- Writer: Brian Michael Bendis
- Artist: Andrea Sorrentino
- Colorist: Marcelo Maiolo
- Letterer: Cory Petit
- Publisher: Marvel Comics
- Release Date: May 27, 2015
Artist Andrea Sorrentino has come to Marvel Comics and they seem to have given him the perfect comic: a gritty, Clint Eastwood-esque take on Wolverine in the post-apocalypse. Sorrentino’s sparse, emotive style brings this hard-hit world to life, from the grizzle of Logan’s gray beard to the pain that comes with popping his claws. Fans couldn’t have asked for a better sequel to the original Old Man Logan, a story by Mark Millar and Steve McNiven.
It definitely helps that Bendis mostly ignores Secret Wars — other than the cliffhanger ending. But Bendis and Sorrentino clearly don’t need the Big Event to tell a great story in this world. I wish this wasn’t a tie-in.
Old Man Logan tells the story of Wolverine several decades into the future, in a United States that has been taken over by the Red Skull, where all of the superheroes are simply spectacles from the past. In various clever little ways, the new U.S. is populated by superhero artifacts. There’s the massive skeleton of Giant Man lying in the MidWest, and a small town called Hammer Fall was built up around the spot where Thor’s hammer fell during his final battle. Millar and McNiven clearly had a lot of fun populating their new world with Easter Eggs when they wrote the first story.
In the original, Wolverine was retired and living with a nice family, haunted by the mistakes of his past. All of the super-villains in the world had teamed up to take down the heroes, and they mind-controlled Wolverine into killing all of the X-Men. He hadn’t popped his claws since, but when a spot of trouble started brewing in the original, he set out on a cross-country adventure to slay the Red Skull.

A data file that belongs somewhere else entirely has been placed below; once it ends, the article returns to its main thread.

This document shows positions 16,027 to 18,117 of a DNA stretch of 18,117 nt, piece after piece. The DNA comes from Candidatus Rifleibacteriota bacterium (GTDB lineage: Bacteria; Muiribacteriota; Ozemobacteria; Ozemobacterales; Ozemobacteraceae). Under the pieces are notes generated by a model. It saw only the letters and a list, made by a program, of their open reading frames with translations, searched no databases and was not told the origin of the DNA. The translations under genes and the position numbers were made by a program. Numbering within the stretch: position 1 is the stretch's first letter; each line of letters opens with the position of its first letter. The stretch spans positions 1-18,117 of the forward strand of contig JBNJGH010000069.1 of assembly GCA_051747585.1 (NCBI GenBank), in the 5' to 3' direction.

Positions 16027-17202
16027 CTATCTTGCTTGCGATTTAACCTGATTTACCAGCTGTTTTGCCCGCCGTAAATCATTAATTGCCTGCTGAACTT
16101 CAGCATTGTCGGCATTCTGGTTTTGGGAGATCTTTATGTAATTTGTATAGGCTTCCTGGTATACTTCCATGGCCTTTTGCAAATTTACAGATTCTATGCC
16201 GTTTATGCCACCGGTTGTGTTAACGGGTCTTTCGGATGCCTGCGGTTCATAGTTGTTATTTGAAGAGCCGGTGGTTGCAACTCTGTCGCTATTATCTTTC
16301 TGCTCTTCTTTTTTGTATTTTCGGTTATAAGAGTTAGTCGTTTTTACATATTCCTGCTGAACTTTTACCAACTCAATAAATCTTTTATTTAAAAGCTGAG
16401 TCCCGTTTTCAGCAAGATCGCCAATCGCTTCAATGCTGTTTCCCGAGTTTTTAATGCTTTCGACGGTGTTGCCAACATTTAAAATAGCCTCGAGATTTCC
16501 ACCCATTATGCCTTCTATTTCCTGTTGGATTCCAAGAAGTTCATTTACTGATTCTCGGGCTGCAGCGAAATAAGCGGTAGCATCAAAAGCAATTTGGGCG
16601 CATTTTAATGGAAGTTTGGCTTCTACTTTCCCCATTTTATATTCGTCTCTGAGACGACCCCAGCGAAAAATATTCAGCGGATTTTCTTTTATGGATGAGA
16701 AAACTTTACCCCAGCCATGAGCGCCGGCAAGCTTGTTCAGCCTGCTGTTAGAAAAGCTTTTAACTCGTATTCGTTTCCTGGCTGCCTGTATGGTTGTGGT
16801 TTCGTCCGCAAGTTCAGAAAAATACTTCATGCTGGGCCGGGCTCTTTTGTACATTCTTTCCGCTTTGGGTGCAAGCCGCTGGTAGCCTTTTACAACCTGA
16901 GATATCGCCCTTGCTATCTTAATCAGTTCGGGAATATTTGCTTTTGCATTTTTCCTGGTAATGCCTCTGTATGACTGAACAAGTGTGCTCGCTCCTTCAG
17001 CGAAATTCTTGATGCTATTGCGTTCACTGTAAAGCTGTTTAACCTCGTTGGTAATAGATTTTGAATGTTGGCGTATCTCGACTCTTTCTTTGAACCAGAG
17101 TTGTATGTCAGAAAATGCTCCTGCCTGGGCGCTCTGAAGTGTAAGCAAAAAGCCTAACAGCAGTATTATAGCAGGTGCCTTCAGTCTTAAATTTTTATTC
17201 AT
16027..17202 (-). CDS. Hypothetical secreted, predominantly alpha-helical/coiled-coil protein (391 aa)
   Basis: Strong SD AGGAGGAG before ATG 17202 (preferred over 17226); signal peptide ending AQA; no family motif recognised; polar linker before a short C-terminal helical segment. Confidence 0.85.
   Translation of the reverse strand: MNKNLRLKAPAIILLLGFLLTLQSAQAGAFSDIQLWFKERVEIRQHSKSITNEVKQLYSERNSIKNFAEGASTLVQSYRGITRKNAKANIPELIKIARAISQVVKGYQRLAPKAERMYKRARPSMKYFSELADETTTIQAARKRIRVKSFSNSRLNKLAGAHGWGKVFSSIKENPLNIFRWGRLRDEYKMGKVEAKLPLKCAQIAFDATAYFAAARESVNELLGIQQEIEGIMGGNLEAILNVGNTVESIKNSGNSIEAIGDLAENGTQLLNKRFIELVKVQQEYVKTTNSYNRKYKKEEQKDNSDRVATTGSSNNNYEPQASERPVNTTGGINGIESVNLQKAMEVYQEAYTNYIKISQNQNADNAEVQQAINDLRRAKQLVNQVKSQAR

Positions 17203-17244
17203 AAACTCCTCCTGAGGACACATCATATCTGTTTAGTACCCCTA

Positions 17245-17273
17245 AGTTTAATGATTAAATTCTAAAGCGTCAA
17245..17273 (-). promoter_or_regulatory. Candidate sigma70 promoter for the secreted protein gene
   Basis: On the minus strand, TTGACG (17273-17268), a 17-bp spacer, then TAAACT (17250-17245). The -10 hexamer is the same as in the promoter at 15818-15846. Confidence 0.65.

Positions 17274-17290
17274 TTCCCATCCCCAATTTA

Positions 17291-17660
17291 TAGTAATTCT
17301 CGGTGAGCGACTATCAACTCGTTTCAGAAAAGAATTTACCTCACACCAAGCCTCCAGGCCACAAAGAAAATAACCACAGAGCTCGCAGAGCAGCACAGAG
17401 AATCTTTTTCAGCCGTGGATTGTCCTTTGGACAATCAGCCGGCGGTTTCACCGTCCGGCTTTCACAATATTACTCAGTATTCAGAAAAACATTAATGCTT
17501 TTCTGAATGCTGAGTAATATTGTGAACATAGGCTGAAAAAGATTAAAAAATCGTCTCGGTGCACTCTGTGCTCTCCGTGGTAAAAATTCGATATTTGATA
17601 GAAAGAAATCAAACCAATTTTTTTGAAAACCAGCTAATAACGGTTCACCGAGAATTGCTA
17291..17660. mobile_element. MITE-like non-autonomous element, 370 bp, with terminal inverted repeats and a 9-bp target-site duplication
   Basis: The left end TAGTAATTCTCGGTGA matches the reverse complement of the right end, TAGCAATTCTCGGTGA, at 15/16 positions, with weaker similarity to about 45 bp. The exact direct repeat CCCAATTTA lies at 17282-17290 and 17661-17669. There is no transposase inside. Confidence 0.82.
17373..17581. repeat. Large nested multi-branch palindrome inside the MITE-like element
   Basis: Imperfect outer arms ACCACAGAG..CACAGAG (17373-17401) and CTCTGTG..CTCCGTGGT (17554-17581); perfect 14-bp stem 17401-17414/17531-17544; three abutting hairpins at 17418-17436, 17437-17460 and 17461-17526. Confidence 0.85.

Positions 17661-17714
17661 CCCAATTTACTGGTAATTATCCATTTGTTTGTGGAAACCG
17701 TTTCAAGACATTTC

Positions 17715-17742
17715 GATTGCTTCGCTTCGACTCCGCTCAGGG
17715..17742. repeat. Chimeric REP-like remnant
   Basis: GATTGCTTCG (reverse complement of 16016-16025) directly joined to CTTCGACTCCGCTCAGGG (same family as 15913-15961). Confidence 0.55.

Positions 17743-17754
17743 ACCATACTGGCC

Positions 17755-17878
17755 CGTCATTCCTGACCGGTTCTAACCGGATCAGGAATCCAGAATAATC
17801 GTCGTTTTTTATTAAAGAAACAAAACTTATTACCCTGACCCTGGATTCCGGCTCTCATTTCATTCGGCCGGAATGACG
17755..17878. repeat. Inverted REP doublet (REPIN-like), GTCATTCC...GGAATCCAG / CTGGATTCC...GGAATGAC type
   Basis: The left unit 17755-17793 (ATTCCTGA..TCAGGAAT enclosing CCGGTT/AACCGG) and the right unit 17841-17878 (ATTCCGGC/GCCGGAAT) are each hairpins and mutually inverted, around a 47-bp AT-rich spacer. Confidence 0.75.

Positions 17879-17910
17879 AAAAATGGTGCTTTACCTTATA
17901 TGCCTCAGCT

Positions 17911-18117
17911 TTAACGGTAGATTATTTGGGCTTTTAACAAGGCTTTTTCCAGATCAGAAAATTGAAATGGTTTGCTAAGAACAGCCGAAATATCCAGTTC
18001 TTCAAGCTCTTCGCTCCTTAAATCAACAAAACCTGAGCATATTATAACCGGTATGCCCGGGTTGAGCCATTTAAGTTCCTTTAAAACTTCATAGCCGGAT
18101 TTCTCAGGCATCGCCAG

The original ended with Wolverine’s family being killed by the Hulk Gang, so Wolverine killed them all (including Big Bad Bruce, himself) and adopted the last surviving little baby Hulk.
The new Old Man Logan picks up sometime after the original left off. Logan is still old and a noble, tired at what the world has become, but now he’s willing to pop his claws and right some wrongs, like taking out a local gang leader and his thugs. But he’s disheartened to see that the townspeople have no idea how to be free, and probably preferred the gang leader.
When the head of an Ultron comes crashing down outside his home, Logan sets off on a new cross-country trek to find out where it came from and what it means. We visit a few more locales and see a few familiar faces, only for Logan to decide that the head likely came from one of the different districts in Battleworld, so maybe he’s going to have to cross the borders to find out the truth.
Considering Wolverine has been largely missing since the fall, Old Man Logan #1 is a great way to bring him back. The book is pure Logan, distilled down to his very essence as the noble warrior fighting against a world that doesn’t make any sense. He’s Logan at his most Clint Eastwood, all rough, gruff and wilted confidence (at least when he’s not tearing into some assholes). Bendis keeps the dialogue as sparse as the art, keeping the same somber mood throughout. Even when he introduces the weirder elements of Secret Wars – which wouldn’t normally have any place in Old Man Logan – Bendis keeps it all at the same steady, unbridled calm.
And like I said, Sorrentino’s art is perfect for the story. McNiven is a legend in the industry, and the way he and Millar populated the original Old Man Logan, it’s probably for the best that he was around back then. But now that the world is firmly established, bringing Sorrentino in to focus more on mood and character than spectacle is the right idea. And with Maiolo’s help on colors, Old Man Logan may be the moodiest comic in Secret Wars.
Adding a police force of Thors or a visit to the 1990s X-Men would probably ruin everything Bendis and Sorrentino have built here, but such is the way of Secret Wars. I don’t know where Bendis is sending this old man, but hopefully he and his art team maintain the look, feel and power of this first issue.
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